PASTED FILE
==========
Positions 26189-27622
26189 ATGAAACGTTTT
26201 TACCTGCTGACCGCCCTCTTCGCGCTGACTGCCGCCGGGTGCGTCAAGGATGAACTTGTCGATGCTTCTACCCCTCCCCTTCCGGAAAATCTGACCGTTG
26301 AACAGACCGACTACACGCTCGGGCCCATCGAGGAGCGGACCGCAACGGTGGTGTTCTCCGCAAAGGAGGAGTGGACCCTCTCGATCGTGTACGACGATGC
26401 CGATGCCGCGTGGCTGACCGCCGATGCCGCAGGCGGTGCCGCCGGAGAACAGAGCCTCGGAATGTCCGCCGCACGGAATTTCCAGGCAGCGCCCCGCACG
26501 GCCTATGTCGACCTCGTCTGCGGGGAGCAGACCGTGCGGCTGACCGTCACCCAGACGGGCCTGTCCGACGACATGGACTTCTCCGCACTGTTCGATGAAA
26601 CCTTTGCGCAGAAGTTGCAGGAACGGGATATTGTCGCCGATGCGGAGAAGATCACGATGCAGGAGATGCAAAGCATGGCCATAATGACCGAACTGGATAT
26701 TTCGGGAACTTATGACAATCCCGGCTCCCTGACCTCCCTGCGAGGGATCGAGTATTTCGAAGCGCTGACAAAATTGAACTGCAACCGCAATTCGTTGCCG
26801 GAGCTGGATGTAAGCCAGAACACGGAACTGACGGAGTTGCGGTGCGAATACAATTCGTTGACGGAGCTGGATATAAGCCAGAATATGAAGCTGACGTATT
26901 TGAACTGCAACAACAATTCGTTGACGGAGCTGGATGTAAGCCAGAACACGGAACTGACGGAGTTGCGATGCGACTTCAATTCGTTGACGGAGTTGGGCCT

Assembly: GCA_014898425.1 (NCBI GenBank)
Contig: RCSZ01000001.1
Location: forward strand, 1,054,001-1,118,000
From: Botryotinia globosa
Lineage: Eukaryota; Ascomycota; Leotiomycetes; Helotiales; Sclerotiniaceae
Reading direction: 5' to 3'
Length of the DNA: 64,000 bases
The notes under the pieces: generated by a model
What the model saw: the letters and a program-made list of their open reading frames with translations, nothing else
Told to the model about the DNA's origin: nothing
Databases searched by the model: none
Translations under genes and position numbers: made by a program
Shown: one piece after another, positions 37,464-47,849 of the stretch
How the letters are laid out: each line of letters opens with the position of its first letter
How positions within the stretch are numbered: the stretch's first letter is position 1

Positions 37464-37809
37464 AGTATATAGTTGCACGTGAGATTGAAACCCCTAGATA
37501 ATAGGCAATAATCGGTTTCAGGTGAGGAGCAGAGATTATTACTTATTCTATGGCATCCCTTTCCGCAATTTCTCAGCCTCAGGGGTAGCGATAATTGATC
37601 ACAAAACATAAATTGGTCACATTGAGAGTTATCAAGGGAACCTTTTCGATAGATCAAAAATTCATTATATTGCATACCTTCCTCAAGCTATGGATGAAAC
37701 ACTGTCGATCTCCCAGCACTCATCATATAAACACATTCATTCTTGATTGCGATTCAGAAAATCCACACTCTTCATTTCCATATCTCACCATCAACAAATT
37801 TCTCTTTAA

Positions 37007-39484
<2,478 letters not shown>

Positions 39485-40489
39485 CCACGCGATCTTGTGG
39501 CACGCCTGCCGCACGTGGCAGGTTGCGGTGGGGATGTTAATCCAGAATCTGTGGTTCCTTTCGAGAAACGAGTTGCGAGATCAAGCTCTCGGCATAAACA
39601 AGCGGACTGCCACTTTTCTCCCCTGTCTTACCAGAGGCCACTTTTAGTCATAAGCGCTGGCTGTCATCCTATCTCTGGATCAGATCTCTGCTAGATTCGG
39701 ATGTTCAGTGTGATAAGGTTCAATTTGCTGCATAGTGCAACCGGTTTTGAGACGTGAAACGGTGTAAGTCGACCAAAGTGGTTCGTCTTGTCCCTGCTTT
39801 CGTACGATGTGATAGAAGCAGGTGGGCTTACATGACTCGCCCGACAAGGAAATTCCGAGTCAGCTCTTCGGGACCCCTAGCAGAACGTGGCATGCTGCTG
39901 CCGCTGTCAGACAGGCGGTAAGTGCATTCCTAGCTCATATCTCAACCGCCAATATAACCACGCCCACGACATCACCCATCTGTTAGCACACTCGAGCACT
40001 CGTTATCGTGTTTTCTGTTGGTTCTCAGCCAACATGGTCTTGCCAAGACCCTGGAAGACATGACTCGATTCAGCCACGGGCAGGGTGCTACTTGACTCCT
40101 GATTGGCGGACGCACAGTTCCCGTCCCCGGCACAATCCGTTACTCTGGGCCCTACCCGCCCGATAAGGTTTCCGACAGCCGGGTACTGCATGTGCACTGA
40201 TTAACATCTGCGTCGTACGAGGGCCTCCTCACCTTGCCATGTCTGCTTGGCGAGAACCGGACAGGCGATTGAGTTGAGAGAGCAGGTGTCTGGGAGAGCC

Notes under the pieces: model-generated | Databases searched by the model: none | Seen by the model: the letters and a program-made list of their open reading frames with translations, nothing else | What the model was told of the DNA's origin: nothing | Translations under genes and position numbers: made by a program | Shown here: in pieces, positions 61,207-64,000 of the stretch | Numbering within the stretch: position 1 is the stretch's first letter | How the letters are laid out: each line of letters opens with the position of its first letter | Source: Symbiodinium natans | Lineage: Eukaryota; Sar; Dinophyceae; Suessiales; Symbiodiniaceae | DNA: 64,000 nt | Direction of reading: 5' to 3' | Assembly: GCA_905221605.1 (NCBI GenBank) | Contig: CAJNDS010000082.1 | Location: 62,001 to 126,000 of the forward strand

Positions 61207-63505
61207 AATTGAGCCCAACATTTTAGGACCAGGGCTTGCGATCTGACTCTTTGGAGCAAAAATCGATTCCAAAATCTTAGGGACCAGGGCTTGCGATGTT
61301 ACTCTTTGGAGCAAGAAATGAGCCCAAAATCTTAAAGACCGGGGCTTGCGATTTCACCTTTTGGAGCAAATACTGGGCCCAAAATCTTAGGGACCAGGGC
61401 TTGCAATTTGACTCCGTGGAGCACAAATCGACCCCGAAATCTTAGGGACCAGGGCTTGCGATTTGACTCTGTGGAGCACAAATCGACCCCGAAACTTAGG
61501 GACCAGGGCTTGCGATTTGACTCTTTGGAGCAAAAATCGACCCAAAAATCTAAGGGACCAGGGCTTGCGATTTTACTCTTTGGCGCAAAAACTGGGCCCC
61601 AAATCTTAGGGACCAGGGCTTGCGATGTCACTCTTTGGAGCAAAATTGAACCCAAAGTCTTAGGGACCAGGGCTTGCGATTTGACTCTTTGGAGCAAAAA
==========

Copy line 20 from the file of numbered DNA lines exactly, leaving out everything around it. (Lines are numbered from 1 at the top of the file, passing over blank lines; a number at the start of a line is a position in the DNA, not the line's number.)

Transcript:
Told to the model about the DNA's origin: nothing